Content Marketing

5 Tips for Creating Engaging Social Content Around Big Events

Brands love to insert themselves in conversations about hot topics, taking advantage of broadcast eventsviral trends, and buzz-worthy news. Sometimes, it works out great. Other times… not so much.

Most of the time, the difference between success and failure is planning. While engaging audiences in real time does involve making some impromptu decisions, there are ways to prepare and strategize for creating social content around major events.

ShareThis, a company that makes social data actionable for publishers, marketers, and advertisers, just released its “Q3 2014 Consumer Sharing Trends” report. Surveying over 450 million users, over 3 million sites and apps, and 120 social channels across the ShareThis network, the new study provides an intriguing analysis of consumer sharing behavior from July to September 2014.

Specifically, the report focuses on sharing behaviors surrounding big events, such as Apple’s big iPhone 6 launch, the ISIS attacks, Derek Jeter’s last game, and the Ice Bucket Challenge.

Its key findings can prove helpful for content marketers looking to optimize their strategies for creating custom content both in real-time and with programmatic tactics.

Here’s what you need to know:

1. Show up to play.

The major takeaway for content marketers is that audiences prove to be 5x more engaged with shareable content in the hours and even days surrounding a buzz-worthy event. On the actual day of a big news or media event, shares can draw in 186 “clickbacks”—clicking the link on a social share, like a tweet or Facebook post.


In order to tap this ready-to-click audience, content marketers need to be on the front lines of their content hubs and social networks. Still, showing up is only half the battle. Once you’re there, how can you make sure you’re pumping out the right content?

2. Give audiences what they’re looking for.

The obvious piece of advice here is to give people the content that they want. Is Apple doing a big launch event? Write about Apple products. Is Derek Jeter’s last game coming up? Tweet something clever and informative about Jeter’s historic career. While those are tried-and-true tips, for more buzz-worthy events, marketers should expand the scope of their content even wider than that.

ShareThis found that during the opening game of the NFL season, users shared 8x more sports content than normal—and it wasn’t all about football. In fact, content about soccer saw the biggest lift in shares. Similarly, during Shark Week, audiences shared 16x the amount of animal/nature content than usual, with a 13x surge in sharing of content about TV shows across the board.

The report also found that event sharing is highly localized. For example, the earthquake in Napa sparked a social sharing surge in California and its bordering states. With this information, content marketers can customize their content based on the interests and concerns of a specific geographic audience.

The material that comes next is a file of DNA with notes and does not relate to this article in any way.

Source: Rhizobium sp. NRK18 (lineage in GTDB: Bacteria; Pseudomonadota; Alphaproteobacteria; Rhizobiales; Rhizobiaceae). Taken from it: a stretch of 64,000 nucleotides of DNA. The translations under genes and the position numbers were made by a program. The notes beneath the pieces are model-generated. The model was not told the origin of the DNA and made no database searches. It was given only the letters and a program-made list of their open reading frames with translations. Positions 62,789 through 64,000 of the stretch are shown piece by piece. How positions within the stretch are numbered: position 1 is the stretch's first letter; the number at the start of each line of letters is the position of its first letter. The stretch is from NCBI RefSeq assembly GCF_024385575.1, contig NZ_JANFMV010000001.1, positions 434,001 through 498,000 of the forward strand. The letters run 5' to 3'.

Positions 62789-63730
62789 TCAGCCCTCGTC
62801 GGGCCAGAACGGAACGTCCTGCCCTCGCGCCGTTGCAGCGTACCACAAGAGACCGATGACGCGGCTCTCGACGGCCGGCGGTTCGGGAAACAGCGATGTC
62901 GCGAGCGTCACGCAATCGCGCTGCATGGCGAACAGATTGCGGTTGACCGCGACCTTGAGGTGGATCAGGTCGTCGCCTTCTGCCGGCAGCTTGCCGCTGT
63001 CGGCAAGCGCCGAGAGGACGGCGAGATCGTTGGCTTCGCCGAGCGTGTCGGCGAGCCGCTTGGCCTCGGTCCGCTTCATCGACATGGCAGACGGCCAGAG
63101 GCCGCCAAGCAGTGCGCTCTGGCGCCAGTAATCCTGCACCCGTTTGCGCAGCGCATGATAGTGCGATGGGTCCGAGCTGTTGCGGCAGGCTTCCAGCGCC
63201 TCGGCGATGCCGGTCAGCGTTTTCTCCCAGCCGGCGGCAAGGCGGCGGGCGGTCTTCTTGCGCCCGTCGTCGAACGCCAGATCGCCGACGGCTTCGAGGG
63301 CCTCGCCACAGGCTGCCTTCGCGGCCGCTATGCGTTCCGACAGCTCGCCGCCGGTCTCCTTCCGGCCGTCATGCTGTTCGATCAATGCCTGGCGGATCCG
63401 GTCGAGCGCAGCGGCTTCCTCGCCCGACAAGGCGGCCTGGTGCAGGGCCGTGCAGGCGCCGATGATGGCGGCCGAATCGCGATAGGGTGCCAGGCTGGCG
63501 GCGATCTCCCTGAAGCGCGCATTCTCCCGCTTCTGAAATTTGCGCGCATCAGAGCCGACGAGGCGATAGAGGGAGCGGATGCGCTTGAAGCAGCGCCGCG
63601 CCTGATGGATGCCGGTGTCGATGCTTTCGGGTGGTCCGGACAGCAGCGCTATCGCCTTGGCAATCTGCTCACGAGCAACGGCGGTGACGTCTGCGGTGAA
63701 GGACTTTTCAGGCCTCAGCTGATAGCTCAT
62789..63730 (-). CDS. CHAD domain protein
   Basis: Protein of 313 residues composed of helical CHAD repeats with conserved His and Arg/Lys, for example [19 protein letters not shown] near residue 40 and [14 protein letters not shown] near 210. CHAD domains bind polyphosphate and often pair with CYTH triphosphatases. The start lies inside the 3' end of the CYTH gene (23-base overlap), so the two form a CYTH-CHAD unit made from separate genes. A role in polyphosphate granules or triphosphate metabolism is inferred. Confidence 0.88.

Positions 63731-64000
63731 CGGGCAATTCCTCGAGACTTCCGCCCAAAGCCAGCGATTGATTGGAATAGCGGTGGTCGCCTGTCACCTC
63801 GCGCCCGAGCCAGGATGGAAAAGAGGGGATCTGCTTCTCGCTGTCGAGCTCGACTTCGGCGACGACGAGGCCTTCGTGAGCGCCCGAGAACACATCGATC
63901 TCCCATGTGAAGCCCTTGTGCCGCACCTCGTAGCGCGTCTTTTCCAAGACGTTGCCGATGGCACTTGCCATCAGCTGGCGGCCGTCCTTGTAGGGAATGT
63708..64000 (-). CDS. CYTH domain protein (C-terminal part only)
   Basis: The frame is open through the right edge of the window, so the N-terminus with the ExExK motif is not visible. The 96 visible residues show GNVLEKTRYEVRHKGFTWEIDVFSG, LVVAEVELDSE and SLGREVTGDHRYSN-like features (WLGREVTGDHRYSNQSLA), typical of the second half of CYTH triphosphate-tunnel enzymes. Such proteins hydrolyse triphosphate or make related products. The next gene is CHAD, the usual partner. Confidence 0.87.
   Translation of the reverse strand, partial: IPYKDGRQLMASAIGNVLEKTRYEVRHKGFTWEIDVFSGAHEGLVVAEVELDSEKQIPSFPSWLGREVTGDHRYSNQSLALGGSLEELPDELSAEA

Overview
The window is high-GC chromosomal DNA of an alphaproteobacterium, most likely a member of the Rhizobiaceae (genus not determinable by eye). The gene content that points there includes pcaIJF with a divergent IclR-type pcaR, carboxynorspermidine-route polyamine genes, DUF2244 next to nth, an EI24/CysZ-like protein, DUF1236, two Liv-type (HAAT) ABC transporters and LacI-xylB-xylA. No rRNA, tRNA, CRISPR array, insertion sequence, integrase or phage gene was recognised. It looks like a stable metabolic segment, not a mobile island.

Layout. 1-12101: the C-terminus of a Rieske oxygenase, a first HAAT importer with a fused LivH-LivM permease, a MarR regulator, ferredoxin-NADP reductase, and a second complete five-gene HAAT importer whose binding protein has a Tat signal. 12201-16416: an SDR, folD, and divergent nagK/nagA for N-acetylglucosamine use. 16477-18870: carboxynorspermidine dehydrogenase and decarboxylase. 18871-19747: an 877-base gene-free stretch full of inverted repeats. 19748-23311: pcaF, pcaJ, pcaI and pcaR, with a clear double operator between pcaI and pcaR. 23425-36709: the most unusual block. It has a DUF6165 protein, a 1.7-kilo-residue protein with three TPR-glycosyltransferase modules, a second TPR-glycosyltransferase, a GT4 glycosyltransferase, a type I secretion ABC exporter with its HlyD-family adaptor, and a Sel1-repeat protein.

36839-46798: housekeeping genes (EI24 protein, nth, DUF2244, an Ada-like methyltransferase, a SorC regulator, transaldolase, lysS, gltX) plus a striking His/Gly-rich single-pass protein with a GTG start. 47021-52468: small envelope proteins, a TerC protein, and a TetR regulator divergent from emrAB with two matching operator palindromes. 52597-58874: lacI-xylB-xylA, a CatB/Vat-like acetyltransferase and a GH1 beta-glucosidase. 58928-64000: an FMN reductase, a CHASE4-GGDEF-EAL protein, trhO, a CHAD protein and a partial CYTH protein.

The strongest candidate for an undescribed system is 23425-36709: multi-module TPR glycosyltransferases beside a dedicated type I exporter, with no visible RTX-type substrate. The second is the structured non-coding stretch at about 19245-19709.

3. Know what your audience on each platform wants.

What are your social channels good for? Varying types of content, apparently.

In those precious 2–3 weeks surrounding a major event, Facebook is the place to have a steady presence, sucking up 85 percent of sharing activity. However, if you want to spike your traffic with quick, real-time content, Twitter and Reddit prove to be the most effective platforms for more reactive sharing, with Twitter activity reaching 3x its usual volume within 2–3 days of an event.

Content marketers can also hone in on certain social networks depending on which type of event they are creating content for. For example, entertainment events have high sharing rates on Facebook; sports events prompt more conversation on Twitter; and international news events spread like wildfire on Reddit.

4. Meet users on the second screen (both kinds).

ShareThis makes a bold declaration: Tablets, not smartphones, are the true second screens.

While watching broadcast TV events, viewers were doing 2x the amount of sharing on tablets, presumably in real-time while the shows were being aired. For example, during the NFL kickoff, tablet sharing increased by 159 percent, while smartphone sharing only increased by 2 percent.

Also, in the weeks before and after an event, users conducted 72 percent of their social sharing on mobile devices—that’s 33 percent more than average. During the actual event, sharing on mobile devices spikes to 85 percent, while sharing on desktops dips to roughly 15 percent.

Any worthwhile content marketer is already laser-focused on mobile, but she has to also know how and when to leverage those devices for maximum content exposure and engagement.

5. Never underestimate millennials.

Remember that high-peak sharing time within the first 24 hours of a major event, when sharing spiked by 5x? It turns out, users aged 18–25 are largely responsible for that, sharing 2.1x more often than usual around that timeframe overall.

Older audiences shouldn’t be discredited, since they join the discussion in earnest in the days and weeks following the events. But when it comes to real-time engagement, content marketers should never underestimate the power of millennials and how they behave while using social media.

Image by Scott Eklund

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